At the end of 2016 soccer season, Christa Szalach realized she had to make several changes before she graduated the following spring.
No longer was the midfielder playing two 90-minute games a week, plus practicing four other days. Nor did she have the comfort of being part of a team, with its instant camaraderie and friendship of those shared experiences. And she was soon going to have to hit the real world, where she’d have to manage her own finances and make other professional decisions.
Luckily for her, Szalach is one of eight in the spring of 2017 who graduated from Purdue’s Blast program, a series of workshops and activities designed to help outgoing Boilermaker athletes get ready for life after sports. Now in its third year, the program has about 25 juniors and seniors enrolled.
“I think that Purdue is kind of ahead of the game in implementing a program like this,” said Szalach, a May graduate who now works in marketing in the Arizona State athletic department. “Hopefully coaches will begin to see the positive of it. I think they already do, it’s just so new that it’s not being enforced, you could say.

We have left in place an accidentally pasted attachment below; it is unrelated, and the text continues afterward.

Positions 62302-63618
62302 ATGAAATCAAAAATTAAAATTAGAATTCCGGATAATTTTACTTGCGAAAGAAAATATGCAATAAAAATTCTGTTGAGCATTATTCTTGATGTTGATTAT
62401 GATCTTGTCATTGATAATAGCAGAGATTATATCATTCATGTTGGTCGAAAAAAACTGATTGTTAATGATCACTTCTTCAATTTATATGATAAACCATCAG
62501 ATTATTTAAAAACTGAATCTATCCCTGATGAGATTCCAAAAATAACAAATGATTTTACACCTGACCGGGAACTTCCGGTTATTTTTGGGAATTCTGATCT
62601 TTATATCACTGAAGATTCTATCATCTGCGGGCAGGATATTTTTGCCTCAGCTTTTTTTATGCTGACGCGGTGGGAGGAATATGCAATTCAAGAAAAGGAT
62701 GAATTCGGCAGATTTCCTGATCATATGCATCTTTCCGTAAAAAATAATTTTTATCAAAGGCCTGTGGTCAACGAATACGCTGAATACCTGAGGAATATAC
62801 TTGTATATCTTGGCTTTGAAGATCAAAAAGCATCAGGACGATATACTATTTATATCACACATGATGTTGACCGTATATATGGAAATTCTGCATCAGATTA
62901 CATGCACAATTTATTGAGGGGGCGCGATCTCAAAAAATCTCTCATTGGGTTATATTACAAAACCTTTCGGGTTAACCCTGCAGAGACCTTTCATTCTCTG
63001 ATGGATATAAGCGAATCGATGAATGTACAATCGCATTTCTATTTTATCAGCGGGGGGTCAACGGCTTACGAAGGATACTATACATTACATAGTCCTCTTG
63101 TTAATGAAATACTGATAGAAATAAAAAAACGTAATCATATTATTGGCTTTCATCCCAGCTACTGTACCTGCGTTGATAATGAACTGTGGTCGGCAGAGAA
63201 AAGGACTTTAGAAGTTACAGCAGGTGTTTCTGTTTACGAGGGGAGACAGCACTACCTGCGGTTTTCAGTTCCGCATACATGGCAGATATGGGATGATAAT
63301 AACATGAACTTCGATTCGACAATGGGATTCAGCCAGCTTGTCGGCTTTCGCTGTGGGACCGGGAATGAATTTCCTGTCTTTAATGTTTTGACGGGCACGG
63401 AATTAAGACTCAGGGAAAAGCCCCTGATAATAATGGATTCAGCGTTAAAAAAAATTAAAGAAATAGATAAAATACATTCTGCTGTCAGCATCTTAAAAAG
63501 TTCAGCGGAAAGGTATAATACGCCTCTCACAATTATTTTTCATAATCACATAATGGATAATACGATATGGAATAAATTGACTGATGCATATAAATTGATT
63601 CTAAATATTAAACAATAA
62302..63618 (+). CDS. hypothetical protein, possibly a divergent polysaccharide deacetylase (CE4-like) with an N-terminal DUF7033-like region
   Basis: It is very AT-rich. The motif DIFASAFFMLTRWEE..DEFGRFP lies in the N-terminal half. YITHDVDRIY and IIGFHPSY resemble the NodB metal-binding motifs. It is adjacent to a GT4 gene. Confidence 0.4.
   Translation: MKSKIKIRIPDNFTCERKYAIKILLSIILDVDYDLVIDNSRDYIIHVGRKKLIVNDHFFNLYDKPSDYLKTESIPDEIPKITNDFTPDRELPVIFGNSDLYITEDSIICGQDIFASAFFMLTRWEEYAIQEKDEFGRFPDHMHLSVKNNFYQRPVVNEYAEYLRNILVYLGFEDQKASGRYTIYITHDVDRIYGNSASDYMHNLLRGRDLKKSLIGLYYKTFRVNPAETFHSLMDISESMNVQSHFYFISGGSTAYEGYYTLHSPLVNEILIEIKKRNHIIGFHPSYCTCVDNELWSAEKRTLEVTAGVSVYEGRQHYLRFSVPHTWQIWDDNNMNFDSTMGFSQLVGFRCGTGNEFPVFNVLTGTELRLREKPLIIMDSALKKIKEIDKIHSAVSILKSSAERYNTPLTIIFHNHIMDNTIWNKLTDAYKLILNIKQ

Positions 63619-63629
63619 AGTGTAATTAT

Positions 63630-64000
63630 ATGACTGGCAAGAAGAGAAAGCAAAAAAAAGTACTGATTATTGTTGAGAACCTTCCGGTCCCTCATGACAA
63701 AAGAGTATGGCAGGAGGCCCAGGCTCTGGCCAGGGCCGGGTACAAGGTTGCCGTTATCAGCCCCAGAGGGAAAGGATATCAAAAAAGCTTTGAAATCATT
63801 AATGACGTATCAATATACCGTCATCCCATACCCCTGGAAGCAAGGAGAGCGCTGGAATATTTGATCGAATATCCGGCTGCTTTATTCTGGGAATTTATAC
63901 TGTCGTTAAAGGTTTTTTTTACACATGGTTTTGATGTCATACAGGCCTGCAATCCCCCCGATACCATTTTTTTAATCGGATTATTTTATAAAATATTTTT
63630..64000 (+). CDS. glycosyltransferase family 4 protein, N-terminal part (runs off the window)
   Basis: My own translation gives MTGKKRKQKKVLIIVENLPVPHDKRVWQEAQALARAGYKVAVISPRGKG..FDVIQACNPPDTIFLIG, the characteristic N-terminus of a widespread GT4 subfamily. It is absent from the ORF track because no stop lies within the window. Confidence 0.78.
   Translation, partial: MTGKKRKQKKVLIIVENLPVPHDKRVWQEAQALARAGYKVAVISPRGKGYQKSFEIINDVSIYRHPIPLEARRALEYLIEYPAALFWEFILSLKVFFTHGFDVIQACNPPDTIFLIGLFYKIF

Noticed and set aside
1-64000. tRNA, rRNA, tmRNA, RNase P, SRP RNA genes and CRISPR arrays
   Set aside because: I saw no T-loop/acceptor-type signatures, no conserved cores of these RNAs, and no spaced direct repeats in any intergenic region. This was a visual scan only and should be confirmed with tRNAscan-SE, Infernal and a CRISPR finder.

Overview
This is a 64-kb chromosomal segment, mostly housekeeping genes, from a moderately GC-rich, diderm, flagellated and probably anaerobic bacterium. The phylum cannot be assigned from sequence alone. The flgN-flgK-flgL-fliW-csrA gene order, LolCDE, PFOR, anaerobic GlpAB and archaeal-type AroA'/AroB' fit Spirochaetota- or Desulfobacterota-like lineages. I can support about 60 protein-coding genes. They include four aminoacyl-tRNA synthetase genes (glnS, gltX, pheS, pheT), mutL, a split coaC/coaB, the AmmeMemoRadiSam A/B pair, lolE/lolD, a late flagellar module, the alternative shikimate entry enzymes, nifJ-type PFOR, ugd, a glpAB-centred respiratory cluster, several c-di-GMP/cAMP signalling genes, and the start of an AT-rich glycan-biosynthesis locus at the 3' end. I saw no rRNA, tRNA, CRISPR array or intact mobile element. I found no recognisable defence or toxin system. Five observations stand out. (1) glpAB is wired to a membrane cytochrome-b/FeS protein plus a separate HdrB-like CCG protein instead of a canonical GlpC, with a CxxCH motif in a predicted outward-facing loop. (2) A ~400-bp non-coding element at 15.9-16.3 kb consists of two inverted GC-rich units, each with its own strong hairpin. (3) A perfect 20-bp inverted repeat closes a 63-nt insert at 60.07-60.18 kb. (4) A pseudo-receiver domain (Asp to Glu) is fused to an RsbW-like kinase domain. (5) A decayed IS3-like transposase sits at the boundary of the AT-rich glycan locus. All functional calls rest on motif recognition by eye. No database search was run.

“But I think everyone sees the value in it and it’s about teaching the student-athletes to see the value as well, so they’re not looking at it as, ‘Oh shoot, I have to do more work on top of my athletics on top of my school work,’ but rather, ‘Hey, I’m at least getting a jumpstart on a future career and things I’m going to be faced with.’”
Blast — Boiler Life After Sport — focuses on four areas of athlete wellness: Nutrition and fitness; professional development; financial literacy; and health and wellness (identity). It was the brainchild of Lauren Link, Purdue’s Director of Sports Nutrition, and Leadership Advisor Cathy Wright-Eger, along with other members of Purdue’s academic services department.
For Link, a former Purdue soccer player and the author of the book “Making the transition from Athlete to Normal Human,” it’s about preparing athletes for a future without the rigors of daily sports training. It can be critical to the long-term health of an athlete, like a football offensive lineman who might suddenly go from needing 7,000 calories per day to half that many, at most. It’s an adjustment, to say the least, especially now days when food is so readily available during the season.
Football team members, for instance, have training table five days a week, plus get $30 weekly for their Moocho app — the money can be used at Link-approved restaurants like Fresh City Market, Jimmy Johns or Subway (to name a few) — fuel stations (where they could get a bagel and a drink for breakfast) and have team-provided meals on game-days.
That means, Link points out, that players could go their whole careers without learning to grocery shop, cook or make healthy choices on their own.